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The FDA Responds to Raw Milk

The heat is on—or maybe off is more accurate—for the raw milk cheese world following the latest statement from the FDA.

Early last week the FDA announced they are pausing the testing program for non-toxigenic E. coli in cheeses while they reconsider the safety criteria used to determine healthy, sanitary production conditions. (Read: big deal for raw milk cheese!)

“We will be taking another look at what role non-toxigenic E. coli should have in identifying and preventing insanitary conditions and food safety hazards for both domestic and foreign cheese producers.

The FDA will also consider and update, as appropriate, the 2010 Compliance Policy Guide, which outlines safety criteria. Any changes will be informed by our engagement with stakeholders and experts on such issues as the use of a single bacterial criterion for both pasteurized and raw milk cheese, and the use of non-toxigenic E. coli as an indicator organism.

The agency will continue to inspect cheese-making facilities and test for pathogens in domestic and imported cheese but, in the meantime, FDA is in the process of pausing its testing program for non-toxigenic E. coli in cheese.”

On top of this change in regulation, the FDA also makes specific references to working with cheesemakers, government partners, and other experts to ensure “the right science-based, prevention-oriented standards and safety criteria are in place.”—a new stance, appreciated by all makers and consumers that actively voiced concerns a few months back.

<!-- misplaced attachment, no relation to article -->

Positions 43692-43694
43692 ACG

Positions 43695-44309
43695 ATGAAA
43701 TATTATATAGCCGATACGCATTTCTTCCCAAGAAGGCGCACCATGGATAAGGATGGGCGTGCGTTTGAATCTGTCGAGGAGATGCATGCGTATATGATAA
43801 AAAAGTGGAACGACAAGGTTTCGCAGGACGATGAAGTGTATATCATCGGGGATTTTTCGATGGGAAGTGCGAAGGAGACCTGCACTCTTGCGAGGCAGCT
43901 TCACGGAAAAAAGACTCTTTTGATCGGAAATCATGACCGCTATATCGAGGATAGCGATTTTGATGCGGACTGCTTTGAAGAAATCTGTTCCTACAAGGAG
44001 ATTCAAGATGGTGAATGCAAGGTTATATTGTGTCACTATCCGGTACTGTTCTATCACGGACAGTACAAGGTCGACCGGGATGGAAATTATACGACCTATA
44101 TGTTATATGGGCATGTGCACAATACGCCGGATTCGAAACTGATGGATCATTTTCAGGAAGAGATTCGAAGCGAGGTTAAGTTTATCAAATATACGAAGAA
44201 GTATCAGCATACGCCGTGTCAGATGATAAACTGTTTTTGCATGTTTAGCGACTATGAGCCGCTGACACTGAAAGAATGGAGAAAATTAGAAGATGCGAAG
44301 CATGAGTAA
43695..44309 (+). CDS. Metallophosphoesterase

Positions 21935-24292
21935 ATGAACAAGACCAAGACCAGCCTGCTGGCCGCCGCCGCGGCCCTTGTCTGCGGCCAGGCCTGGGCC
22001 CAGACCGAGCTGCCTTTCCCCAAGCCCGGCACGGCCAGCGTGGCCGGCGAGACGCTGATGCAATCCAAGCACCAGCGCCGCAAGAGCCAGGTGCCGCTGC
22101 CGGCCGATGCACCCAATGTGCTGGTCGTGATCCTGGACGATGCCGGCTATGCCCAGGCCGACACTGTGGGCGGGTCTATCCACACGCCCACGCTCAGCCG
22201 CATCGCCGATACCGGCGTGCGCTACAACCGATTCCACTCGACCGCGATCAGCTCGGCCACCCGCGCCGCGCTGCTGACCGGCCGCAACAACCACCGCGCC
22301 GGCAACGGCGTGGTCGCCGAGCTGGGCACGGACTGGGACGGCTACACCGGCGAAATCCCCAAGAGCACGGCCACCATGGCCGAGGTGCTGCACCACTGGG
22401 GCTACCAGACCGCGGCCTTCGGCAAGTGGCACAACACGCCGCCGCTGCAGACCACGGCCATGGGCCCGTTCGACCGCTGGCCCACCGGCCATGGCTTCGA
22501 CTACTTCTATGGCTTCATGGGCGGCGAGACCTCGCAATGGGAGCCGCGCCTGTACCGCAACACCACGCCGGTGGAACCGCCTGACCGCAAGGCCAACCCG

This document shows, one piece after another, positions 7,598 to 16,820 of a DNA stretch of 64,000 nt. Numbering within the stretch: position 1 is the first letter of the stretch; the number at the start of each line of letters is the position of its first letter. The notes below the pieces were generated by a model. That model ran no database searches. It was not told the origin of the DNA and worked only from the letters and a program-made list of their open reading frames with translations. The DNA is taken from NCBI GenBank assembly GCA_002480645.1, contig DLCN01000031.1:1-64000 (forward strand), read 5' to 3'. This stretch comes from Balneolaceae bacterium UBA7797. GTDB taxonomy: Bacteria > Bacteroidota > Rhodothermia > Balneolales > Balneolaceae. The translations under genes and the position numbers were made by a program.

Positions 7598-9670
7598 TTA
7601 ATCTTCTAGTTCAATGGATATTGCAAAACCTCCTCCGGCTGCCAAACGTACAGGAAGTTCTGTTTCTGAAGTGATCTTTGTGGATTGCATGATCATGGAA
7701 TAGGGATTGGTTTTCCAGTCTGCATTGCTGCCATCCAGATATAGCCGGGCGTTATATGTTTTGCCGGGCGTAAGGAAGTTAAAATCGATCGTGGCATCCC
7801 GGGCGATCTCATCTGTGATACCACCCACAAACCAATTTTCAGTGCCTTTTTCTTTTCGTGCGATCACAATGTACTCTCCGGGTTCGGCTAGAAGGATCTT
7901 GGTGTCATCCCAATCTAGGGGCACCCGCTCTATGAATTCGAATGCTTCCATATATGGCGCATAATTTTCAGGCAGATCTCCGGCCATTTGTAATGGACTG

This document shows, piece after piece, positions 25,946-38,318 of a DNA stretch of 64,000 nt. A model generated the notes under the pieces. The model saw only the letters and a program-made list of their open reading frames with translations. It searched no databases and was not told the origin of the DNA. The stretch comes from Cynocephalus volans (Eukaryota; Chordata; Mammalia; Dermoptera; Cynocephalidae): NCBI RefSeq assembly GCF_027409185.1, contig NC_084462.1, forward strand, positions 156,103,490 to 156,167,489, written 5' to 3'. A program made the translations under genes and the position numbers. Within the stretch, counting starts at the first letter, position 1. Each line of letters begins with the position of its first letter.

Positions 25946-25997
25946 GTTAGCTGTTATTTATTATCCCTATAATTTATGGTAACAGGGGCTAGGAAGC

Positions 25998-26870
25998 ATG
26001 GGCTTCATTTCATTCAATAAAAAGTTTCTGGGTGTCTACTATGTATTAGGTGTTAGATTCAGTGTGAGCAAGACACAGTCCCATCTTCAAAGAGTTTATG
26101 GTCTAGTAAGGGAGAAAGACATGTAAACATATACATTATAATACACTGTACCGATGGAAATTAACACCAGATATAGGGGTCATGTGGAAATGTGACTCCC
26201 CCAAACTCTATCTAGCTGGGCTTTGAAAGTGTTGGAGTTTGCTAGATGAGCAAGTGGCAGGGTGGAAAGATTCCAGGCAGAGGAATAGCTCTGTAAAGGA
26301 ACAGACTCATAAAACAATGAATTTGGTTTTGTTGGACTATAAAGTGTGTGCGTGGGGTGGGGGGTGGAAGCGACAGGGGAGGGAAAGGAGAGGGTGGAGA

But as was the case then, this is not the end.

On February 12, American Cheese Society President Dick Roe and Executive Director Nora Weiser joined seven raw milk cheesemakers in Washington, D.C., for a Listening Session with the FDA.

The Listening Session gave Michael Taylor, Deputy Director for Foods and Veterinary Medicine, and his FDA colleagues the opportunity to sit face-to-face with producers to understand their stories, businesses and impacts of raw milk cheese regulations.

Makers scheduled for the session included

  • Gianaclis Caldwell, Pholia Farm Creamery and Dairy (Oregon)
  • Lynn Giacomini Stray, Point Reyes Farmstead Cheese (California)
  • Andy Hatch, Uplands Cheese Company (Wisconsin)
  • Mateo Kehler, Jasper Hill Farm (Vermont)
  • Jeremy Little, Sweet Grass Dairy (Georgia)
  • Marieke Penterman, Holland’s Family Cheese (Wisconsin)
  • Jeremy Stephenson, Spring Brook Farm and Farms for City Kids Foundation (Vermont)

As the American Cheese Society notes, the next step for the FDA and raw milk cheesemakers is to draw up the precise kinds of “preventive controls” and testing necessary to consistently release sanitary raw milk cheeses without resorting to a blanket ban.

Stay tuned for updates!

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